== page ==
Once operational, the R&D center in Hanoi will increase the number of employees from current 2,200 to 3,000. It will become a hub for cultivating technological talents, with the expectation of becoming the leading R&D center in Southeast Asia and the world, the CEO of Samsung Vietnam said.
LG Electronics, which aims to strengthen its electric vehicle business, has also opened an R&D center in Hanoi. By 2024, the center plans to consolidate LG's position in the global auto parts market and prepare for the era of autonomous driving by increasing its skilled workforce by more than 30%, from 750 to 1,000 employees.
The South Korean company has partnered with Vietnamese universities to support local students pursuing careers in software development by providing academic scholarships and employment opportunities.
Park Jong-ho, CEO of TopDev, a leading IT recruitment platform in Vietnam, said that Vietnam has emerged as a hub for technology talent in recent years, with the advantages of a large and young workforce, a focus on STEM education, and a fast-growing technology industry.
He added that despite the progress made, challenges still need to be addressed if businesses are to expand and develop. These include a shortage of experienced senior talent, language barriers, and concerns about the protection and enforcement of intellectual property rights.
He highlighted language barriers as a significant hurdle for Vietnamese developers. While English is widely taught in schools, many may need more proficiency to work with international clients or collaborate with teams from other countries.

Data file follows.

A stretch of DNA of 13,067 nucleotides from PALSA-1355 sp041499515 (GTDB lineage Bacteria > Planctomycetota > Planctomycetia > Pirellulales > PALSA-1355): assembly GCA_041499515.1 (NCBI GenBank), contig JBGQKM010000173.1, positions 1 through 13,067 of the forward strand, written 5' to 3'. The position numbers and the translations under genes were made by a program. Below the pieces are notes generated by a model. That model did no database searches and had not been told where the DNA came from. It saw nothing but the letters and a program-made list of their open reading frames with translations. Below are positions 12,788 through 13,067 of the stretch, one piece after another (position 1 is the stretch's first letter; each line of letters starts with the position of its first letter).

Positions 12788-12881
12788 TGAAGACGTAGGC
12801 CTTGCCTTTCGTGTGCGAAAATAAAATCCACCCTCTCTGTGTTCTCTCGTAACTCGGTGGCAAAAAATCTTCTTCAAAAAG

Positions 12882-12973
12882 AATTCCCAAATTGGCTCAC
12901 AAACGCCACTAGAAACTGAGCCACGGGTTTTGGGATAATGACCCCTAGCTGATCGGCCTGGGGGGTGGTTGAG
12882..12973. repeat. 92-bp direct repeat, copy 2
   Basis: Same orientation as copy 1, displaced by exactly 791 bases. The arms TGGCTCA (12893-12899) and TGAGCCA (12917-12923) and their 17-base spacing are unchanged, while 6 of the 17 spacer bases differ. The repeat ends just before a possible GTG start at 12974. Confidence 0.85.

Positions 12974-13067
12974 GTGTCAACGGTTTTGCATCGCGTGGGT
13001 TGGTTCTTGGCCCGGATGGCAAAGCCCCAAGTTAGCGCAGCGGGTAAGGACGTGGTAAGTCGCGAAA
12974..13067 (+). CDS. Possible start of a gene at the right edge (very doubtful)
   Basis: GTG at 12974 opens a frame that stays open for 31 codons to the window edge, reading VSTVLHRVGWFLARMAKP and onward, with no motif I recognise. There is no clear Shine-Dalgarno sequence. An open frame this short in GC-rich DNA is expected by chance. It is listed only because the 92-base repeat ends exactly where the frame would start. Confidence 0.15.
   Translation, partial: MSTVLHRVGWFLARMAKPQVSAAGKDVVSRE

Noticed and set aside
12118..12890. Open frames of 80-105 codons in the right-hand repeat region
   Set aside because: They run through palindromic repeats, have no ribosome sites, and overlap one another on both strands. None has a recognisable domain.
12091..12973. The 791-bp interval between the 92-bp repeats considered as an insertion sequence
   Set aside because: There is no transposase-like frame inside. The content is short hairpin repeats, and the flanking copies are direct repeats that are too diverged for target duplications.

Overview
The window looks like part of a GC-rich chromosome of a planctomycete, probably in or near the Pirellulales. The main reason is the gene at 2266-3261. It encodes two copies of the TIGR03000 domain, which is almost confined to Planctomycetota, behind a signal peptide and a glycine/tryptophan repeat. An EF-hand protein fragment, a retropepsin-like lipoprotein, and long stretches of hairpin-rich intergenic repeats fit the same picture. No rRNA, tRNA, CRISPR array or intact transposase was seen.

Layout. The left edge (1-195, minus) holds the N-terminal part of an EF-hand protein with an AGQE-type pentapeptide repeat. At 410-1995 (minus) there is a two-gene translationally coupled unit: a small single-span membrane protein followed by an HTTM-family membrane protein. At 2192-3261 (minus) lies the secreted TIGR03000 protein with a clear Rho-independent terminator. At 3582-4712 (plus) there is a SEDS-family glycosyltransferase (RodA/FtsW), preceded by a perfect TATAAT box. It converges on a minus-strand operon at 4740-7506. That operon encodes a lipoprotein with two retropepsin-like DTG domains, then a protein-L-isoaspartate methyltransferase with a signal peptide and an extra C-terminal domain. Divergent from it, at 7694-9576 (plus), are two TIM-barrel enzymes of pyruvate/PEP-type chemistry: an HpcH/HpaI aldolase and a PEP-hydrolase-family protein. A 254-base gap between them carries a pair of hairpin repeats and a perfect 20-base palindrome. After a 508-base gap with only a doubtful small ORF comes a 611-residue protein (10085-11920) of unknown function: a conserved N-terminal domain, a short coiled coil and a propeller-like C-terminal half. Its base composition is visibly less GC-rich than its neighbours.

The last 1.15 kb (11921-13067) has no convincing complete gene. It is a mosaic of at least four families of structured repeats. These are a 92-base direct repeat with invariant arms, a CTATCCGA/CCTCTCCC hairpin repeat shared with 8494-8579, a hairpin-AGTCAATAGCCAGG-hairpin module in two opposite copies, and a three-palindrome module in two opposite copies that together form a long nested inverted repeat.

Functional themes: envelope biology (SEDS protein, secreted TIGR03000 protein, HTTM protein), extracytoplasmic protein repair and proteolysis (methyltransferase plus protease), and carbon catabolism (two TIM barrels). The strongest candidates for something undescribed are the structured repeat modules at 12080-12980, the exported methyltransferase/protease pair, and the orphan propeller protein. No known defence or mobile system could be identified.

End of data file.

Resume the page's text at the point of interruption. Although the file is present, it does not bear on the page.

"This limitation can hinder the global expansion of Vietnamese tech companies and their ability to attract foreign investment. In addition, as more tech companies enter the Vietnamese market, there is an increasing demand for skills in other foreign languages such as Chinese, Japanese and Korean," he told The Hanoi Times.
A recent ManpowerGroup Vietnam report found that Vietnam has a much smaller percentage of workers with English language skills for work than other countries in APAC, like Indonesia (10%), Malaysia (21%), or Thailand (27%), with only 5% of local workers meeting the foreign language requirements for the job.
Dwayne Ong, founder and CEO of Singapore-based digital training provider Casugol, offered a different perspective on the challenges facing Vietnam's tech workforce. He noted that while many foreign companies see language and culture as the main obstacles, the main challenges are expertise in vendor-centric solutions and a need for an internationalization/global mindset.
Vietnamese tech professionals often excel at running vendor-centric solutions such as SAP, AWS, and Oracle but need a deeper understanding of the underlying technology. As circumstances and business needs evolve, this lack of in-depth skills can hinder proactive change and adaptation," said Dwayne Ong.
"Moreover, their limited international/global foresight restricts their ability to innovate beyond their current roles, which contributes to the absence of globally recognized start-ups or companies from Vietnam," he said.
The information technology (IT) workforce in Vietnam lacks critical soft skills, according to ManpowerGroup's Q2 2023 Employment Outlook Survey. The top five IT soft skills valued by hiring managers are critical thinking and analysis, creativity and originality, reasoning and problem solving, reliability and discipline, and taking initiative.
Andree Mangels, Country Manager of ManpowerGroup Vietnam, emphasized that the level of IT education in Vietnam still lags behind the real needs of the market.
Another concern related to the availability of middle to senior management and technical skills in Vietnam was highlighted by RMIT's Seng Kiat Kok. To ensure long-term growth, he said, it is critical to focus on developing and upgrading leadership, management and technical skills.